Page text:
mmmm, steamy

The salad had me attempt to make a vinaigrette for it (yes, the salad was clearly sentient, just go with it), so along with some balsamic vinegar, extra virgin olive oil, I added in some white wine, basil, and parsley, hoping they’d pair nicely with the mussels. With some shallots and a few hours to absorb some of the flavours, it may have turned out pretty nicely, but as it stands, it was light on flavour and fairly unfulfilling.

Served with the same white wine used in the cooking and salading process, it was a nice, simple meal. I must admit, the tremendous mountain of mussels soon proved off putting though; after a pound or so of them, they were beginning to cool, and if you actually look at the damn things, they’re ridiculously revolting. Texturally, they’re pleasant, and taste nothing like you’d expect, but they’re not about to win any beauty pageants. I eventually decided I’d had my fill, before my stomach decided the same. I then had salad, and lots of baguette to sop up the wonderful mussel soup.

I’ll probably attempt another [smaller] batch of mussels at some point, but I feel my craving has been satiated for a good while.


There can NEVER be too much peanut butter.

Posted in Baking with tags , , , , on March 21, 2010 by grimgastronomicon

Yeah, those cookies I mentioned? Made ’em Monday night. It’s now Saturday (well, late Friday night…). Let’s just chalk up the lack of posting to me coming down with a case of God of War III (protip: It’s damn entertaining).

So, I’ve always been well-aware that the actual process of baking is far more about perfecting your craft than being artistic about it-recipe tweaks are fine, but once you’re comitted to baking something, follow your instructions closely, and your product will turn out well (barring crappy ovens, unforseen circumstances etc). Conceptually, really easy to grasp, in practice (for me), not so much.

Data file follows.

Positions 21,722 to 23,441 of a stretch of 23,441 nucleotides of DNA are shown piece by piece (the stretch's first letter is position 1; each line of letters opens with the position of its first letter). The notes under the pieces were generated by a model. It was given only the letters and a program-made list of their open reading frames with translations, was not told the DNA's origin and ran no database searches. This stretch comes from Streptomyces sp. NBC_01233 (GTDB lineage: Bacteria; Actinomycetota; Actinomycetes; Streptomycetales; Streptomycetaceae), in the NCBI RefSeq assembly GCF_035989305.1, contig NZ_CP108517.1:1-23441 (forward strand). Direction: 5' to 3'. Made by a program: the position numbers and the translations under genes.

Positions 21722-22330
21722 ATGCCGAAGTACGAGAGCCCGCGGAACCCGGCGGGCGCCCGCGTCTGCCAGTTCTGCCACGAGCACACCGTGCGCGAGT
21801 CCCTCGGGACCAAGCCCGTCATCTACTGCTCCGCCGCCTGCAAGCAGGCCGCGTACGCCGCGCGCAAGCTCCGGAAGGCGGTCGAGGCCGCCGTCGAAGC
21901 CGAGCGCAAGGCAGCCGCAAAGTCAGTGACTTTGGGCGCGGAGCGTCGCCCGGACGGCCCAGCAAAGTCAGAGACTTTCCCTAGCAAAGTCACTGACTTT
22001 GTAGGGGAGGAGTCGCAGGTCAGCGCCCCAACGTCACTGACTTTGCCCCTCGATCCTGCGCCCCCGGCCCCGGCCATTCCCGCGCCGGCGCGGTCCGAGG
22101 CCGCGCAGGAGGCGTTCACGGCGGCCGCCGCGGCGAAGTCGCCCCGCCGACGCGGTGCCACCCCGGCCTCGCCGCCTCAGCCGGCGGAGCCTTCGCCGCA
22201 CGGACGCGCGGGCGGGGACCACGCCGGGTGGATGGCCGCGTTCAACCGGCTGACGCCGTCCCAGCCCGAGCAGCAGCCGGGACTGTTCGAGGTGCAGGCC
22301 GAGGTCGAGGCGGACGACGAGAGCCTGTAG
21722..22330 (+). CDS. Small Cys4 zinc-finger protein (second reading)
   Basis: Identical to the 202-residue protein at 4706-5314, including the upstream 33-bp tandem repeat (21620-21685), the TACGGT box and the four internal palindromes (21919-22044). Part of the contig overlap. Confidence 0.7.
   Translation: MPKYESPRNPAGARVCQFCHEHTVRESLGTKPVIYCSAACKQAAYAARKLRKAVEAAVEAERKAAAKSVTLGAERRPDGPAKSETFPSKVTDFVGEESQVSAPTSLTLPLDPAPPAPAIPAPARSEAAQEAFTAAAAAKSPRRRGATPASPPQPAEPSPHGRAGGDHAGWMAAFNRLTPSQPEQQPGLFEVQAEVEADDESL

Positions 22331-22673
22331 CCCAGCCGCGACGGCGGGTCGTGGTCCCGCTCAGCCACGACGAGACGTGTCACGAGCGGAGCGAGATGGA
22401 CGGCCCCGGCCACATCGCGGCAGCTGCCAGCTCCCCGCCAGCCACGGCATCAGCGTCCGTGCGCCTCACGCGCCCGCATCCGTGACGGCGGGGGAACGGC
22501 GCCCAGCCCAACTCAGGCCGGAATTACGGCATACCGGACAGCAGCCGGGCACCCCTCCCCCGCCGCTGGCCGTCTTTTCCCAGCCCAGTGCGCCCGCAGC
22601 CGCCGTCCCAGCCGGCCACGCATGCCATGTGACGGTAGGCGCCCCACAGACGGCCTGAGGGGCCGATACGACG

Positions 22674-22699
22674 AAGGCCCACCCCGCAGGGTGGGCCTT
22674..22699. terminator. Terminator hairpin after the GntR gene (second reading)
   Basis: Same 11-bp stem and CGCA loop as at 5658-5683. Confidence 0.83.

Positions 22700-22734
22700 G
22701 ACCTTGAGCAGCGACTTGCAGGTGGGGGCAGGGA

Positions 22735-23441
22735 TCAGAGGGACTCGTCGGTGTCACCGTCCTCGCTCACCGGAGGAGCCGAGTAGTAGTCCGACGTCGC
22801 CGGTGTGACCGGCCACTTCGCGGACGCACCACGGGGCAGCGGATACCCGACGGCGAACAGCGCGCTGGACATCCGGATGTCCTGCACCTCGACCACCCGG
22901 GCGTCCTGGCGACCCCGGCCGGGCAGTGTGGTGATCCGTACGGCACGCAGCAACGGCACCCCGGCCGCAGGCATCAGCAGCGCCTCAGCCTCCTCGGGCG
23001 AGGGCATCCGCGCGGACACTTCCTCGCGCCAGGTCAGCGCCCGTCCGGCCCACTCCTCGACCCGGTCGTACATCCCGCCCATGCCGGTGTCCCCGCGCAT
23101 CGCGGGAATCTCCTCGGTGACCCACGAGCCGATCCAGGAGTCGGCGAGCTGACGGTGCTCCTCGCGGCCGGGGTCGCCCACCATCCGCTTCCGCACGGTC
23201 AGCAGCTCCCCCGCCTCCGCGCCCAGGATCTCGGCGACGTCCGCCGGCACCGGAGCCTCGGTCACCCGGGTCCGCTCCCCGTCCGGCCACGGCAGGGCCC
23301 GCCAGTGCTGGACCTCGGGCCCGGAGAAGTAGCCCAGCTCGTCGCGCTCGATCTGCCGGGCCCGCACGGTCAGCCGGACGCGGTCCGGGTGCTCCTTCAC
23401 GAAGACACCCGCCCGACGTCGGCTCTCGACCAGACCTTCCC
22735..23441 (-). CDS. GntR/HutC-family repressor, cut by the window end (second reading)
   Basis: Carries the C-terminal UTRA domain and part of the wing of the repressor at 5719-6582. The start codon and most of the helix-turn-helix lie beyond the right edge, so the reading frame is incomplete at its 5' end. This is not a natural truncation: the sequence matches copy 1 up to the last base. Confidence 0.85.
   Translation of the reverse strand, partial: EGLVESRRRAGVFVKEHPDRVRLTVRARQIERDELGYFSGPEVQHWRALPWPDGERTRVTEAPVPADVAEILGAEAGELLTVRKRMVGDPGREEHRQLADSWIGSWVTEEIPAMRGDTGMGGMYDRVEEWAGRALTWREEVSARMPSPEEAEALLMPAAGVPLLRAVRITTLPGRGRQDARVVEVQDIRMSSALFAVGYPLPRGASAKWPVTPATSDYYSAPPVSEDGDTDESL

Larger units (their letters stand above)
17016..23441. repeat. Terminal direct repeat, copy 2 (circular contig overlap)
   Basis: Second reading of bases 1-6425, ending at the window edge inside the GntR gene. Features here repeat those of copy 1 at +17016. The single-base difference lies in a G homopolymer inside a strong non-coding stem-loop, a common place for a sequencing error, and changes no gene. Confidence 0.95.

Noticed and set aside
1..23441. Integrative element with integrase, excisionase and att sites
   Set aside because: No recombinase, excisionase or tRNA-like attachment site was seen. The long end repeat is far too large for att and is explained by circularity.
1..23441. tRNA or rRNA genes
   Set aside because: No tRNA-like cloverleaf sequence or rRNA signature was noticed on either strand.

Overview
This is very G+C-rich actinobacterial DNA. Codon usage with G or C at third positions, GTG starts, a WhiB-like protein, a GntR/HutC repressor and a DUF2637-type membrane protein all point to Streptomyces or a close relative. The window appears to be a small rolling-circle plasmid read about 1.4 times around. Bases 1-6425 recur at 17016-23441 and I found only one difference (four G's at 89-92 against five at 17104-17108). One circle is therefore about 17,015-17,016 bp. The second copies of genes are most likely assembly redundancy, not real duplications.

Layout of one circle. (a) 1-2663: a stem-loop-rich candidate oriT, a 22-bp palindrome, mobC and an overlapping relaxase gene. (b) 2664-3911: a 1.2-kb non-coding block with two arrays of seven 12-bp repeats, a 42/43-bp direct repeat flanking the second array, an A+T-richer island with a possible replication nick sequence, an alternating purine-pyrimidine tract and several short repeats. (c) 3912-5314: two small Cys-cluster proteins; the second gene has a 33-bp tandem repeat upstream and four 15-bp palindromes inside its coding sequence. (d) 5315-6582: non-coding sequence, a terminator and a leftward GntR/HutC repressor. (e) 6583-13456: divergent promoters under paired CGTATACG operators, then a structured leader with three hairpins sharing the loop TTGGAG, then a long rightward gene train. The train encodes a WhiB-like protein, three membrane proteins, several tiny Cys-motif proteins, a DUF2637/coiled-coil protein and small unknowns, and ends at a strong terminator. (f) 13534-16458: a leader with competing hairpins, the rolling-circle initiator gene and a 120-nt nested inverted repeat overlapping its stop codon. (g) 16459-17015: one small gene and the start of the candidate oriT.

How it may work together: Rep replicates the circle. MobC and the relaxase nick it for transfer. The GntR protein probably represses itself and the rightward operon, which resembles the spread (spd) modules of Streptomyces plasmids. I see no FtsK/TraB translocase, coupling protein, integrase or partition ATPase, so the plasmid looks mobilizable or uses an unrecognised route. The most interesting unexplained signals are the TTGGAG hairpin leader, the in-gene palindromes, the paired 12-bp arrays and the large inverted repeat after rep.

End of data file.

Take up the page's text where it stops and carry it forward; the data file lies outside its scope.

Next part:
A while back, Jess made cookies from the same recipe she handed me, and while they were good, they weren’t PEANUT BUTTER cookies (though apparently this recipe was meant to emulate good ol’ fashioned peanut butter cookies, but have a more subtle flavour, and emulate traditional drop cookies or somesuch-would’ve been helpful to know this before embarking on the journey). Sure, there was an element of the flavour that was peanut buttery, but it was kind of timid and probably would’ve flinched if you noticed it.

Peanut Butter is one of my favourite sweets in this world, be it in cookies, pared with chocolate, or eaten a la carte (gross, I know). That in mind, I decided I needed some cookies that really showcased this. With recipe in hand (dutifully scaled down by jess-baking school recipes seem to expect that I’m providing for a bakery or something, pfft), I began carefully electronically scaling ingredients with utter precision, down to the gram. I was utterly convinced this would be my shining hour as an amateur baker, producing top notch cookies I could happily charge for.

I began the mixing process (made easier by a KitchenAid stand mixer-it’s seriously helpful, albeit noisy. If they come knocking, I’ll happily shill for them), and preheated the oven. Things were going well. Batter mixed, I decided it was time for a taste test…and remembered my previous complaints about the lack of peanut butter in the cookies. Cursing under my breath, I did the only logical thing-add more peanut butter. A lot more peanut butter. Peanut butter to such a degree, that I probably tripled the initial amount, completely throwing the recipe out of wack. That said, it now tasted very peanut buttery, so I was content.

I then began the process of creating little balls of peanut butter, and depositing them on a baking sheet. I noticed how pliable and squishy they were, and was concerned, but was more focused on potential Future Cookies than anything as immediate as the consistency of my product. I also forgot to flatten them with a fork.